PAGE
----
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Search for MH370 to be suspended if no new leads

This article is more than 12 months old

There are only 10,000 sq km to go in the 120,000 sq km search area and there is still no sign of the wreckage of Malaysia Airlines Flight MH370.

Malaysia, Australia and China have agreed to suspend the search if the aircraft is not discovered after the search zone is completely scoured.

Transport Minister Liow Tiong Lai said that with less than 10,000 sq km left to be covered, the search will not continue unless "new credible evidence" is found, reported The Star.

The joint decision was made in a tripartite meeting in Putrajaya, involving Mr Liow, China's Minister of Transport Yang Chuantang and Australia's Minister for Infrastructure and Transport Darren Chester.


"In the absence of new credible evidence, we have collectively decided to suspend the search upon the completion of the 120,000 sq km search area," said Mr Liow at a joint press conference.

"I must emphasise that this does not mean that we have given up on locating MH370. If any new credible evidence emerges, the three countries will continue to work together to analyse the evidence."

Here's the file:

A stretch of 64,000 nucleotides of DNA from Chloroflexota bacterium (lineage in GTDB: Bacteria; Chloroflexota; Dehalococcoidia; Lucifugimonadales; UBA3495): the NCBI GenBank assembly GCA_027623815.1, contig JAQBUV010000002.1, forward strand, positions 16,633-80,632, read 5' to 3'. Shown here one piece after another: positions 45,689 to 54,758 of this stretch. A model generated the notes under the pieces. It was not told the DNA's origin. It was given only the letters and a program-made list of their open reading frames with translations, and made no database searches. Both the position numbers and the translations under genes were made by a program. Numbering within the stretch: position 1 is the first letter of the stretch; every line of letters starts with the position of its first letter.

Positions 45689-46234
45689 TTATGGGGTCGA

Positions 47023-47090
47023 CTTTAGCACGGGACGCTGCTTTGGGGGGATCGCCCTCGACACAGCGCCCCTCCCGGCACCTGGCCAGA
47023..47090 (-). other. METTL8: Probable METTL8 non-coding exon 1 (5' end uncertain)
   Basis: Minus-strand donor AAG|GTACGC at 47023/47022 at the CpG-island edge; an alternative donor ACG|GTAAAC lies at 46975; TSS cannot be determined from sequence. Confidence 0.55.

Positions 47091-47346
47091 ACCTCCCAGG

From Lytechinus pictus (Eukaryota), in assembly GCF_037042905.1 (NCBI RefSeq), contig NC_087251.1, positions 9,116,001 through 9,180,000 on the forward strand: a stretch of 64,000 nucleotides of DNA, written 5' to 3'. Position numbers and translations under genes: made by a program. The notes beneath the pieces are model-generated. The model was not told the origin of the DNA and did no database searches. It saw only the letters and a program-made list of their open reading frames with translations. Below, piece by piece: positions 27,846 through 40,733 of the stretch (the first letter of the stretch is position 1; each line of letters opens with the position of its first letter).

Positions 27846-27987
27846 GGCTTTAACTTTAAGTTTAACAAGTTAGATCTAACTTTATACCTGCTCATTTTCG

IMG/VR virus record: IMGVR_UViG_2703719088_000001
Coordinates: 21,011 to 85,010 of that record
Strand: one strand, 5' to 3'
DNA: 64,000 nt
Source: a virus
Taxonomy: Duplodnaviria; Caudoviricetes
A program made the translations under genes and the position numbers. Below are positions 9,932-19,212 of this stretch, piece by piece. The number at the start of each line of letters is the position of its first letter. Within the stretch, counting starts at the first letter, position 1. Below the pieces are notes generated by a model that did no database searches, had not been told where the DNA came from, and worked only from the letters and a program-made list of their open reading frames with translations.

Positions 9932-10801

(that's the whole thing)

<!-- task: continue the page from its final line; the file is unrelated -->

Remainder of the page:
He also said cost was not a factor in deciding to suspend the search.

He noted that all data and information collected from the search would be released to the public, but that "this needs time for compiling".

Meanwhile, various media reported yesterday that the plane's pilot, Zaharie Ahmad Shah, conducted a simulation of a similar path just weeks prior, using an elaborate home-built flight simulator to steer himself over the Strait of Malacca and into the remote southern Indian ocean - a course with striking resemblance to the route MH370 is believed to have taken.

The finding, which casts a shadow of suspicion over the 53-year-old pilot, was first published Friday by New York magazine, which obtained a confidential document from Malaysian police investigating the incident.

According to the document, the FBI recovered deleted data points from the flight simulator on Zaharie's hard drive. "We found a flight path that leads to the Southern Indian Ocean, among the numerous other flight paths charted on the flight simulator, that could be of interest," the document said.

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